Corowa beef farmer says traceability and genetics have changed the industry

Published: February 2020 I By: Joanna Webber

NSW Farmers’ Cattle Committee chair Derek Schoen works with beef farmers on everything from animal welfare, biosecurity and market access to research and development.

Derek Schoen on his property Killeneen, Corowa NSW. Source: Simon Bayliss.
SINCE handing the Association’s reigns to James Jackson 18 months ago, NSW Farmers’ former president Derek Schoen has had his hands full. 

Among other roles, Derek is NSW Farmers’ Cattle Committee chair and a director of the National Farmers’ Federation, AgStewardship Australia and the Australian Farmers’ Shared Services. 

In August 2018 he stepped up to spearhead the monitoring of freight prices during the drought as the state’s Drought Transport Subsidy Integrity Advisor. He was recently appointed a director of mental health charity Beyond Blue.

Killeneen, the 2,000-hectare property near Corowa where Derek lives with his wife Leanne, son Murk and daughter-in-law Kate, also keeps him busy. While the day-to-day running of the mixed-farming enterprise is left to Murk and Kate, Derek is still very involved.

“Our cattle operation is three-pronged,” he says. “We do a lot of embryo surrogacy, then we have commercial cattle, and we also buy a lot of cattle, feedlot them, and send them direct to the abattoir.”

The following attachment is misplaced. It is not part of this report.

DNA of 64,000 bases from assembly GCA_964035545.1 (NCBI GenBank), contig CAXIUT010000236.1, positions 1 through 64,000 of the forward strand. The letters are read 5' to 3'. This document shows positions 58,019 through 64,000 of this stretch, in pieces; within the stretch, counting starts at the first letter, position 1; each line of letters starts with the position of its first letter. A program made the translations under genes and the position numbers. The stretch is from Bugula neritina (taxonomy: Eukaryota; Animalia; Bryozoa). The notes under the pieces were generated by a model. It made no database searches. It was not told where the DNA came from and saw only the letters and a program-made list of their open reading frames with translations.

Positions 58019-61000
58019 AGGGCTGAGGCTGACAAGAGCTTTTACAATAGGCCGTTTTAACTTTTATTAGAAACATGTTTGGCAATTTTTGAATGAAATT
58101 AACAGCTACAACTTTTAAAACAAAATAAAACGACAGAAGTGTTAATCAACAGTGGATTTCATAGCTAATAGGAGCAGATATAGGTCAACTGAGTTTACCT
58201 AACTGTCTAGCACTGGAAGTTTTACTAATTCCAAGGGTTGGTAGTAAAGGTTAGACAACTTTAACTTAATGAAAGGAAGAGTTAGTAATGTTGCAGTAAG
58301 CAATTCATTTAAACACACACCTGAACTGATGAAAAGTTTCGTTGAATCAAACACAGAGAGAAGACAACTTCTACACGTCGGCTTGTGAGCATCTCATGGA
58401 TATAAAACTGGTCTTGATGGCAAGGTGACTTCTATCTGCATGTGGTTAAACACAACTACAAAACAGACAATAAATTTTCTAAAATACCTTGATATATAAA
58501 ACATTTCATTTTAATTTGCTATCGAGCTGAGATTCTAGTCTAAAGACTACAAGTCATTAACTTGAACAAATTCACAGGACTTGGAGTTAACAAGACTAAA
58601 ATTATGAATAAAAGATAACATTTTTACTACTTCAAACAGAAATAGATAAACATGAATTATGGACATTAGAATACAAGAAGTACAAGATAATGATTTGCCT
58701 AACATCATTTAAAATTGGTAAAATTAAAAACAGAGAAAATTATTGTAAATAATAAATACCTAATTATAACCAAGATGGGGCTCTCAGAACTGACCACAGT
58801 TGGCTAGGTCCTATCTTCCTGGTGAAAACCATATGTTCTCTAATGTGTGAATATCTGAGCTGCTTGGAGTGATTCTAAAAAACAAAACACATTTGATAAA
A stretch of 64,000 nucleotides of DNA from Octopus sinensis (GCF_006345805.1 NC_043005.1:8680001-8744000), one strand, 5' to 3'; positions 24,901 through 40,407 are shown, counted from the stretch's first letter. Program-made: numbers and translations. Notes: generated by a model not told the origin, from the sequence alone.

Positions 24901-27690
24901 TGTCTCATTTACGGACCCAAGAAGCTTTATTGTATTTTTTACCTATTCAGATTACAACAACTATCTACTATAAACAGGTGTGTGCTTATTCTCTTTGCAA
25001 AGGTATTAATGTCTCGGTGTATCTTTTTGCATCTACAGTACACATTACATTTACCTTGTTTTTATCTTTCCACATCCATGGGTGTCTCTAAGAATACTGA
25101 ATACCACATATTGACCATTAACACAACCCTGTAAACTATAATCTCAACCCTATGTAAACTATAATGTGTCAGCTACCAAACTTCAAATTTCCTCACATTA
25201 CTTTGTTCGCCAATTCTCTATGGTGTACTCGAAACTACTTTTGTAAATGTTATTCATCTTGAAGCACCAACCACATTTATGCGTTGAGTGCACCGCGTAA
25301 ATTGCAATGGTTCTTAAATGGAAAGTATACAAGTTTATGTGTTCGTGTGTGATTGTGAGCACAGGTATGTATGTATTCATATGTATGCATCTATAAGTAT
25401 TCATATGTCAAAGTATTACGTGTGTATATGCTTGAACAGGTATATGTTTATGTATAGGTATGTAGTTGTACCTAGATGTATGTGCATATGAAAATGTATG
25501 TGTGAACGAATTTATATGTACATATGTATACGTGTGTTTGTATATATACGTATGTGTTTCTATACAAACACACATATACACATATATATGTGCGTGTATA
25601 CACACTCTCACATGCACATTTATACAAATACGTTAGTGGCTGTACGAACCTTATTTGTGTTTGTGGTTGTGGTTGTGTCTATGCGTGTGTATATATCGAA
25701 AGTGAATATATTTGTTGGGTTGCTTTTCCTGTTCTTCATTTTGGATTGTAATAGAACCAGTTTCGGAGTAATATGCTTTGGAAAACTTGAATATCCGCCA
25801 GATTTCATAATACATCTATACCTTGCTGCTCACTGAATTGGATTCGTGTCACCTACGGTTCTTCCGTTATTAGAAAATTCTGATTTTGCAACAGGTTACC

Derek grew up on his parents’ dairy farm in the Yarra Valley, until the family purchased Killeneen in 1974, when he was 14. He first started trading cattle at the Wodonga Saleyards in the early 1980s.

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“The quality of stock is a lot better now than it was then,” he says. “During the Seventies and Eighties it was very saleyard orientated, but now a greater number of cattle are directly consigned to abattoirs. There’s more certainty now. You’re not just reliant on the price on the day, so you can lock in a price.”

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Traceability and genetics have also changed the industry. “When I first started there were wraparound tail tags, then the electronic ear tags came in,” says Derek. “The higher level of traceability we have today offers far greater security for our international markets. Breeders can now predict the gender of offspring, too, or use EBVs [estimated breeding values], so genetics has also made an enormous difference.”

Derek Schoen is passing down generations of knowledge onto daughter in-law Katie. 

His work on NSW Farmers’ Cattle Committee deals with everything from animal welfare and biosecurity to access to market, research and development. Key issues on the agenda include the Meat Industry Strategic Plan 2020 (MISP), and the review of the Red Meat Memorandum of Understanding (MoU).

“MISP provides an overarching strategy for the Australian red-meat and livestock industry, and the MoU is about the way the industry is governed and how it operates with the peak industry councils and the Red Meat Advisory Council,” says Derek. “We want to make sure the industry is well represented.”

Keeping Australia free from foot-and-mouth disease (FMD) is another major concern. “It’s important to educate prominent people within the industry so that if FMD ever does emerge we can minimise the damage,” he says.
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“We regularly visit countries that have the disease to get a first-hand perspective on how to manage an outbreak, should it happen. But our first line of defence is to have strategies in place that ensure it never gets here.”  

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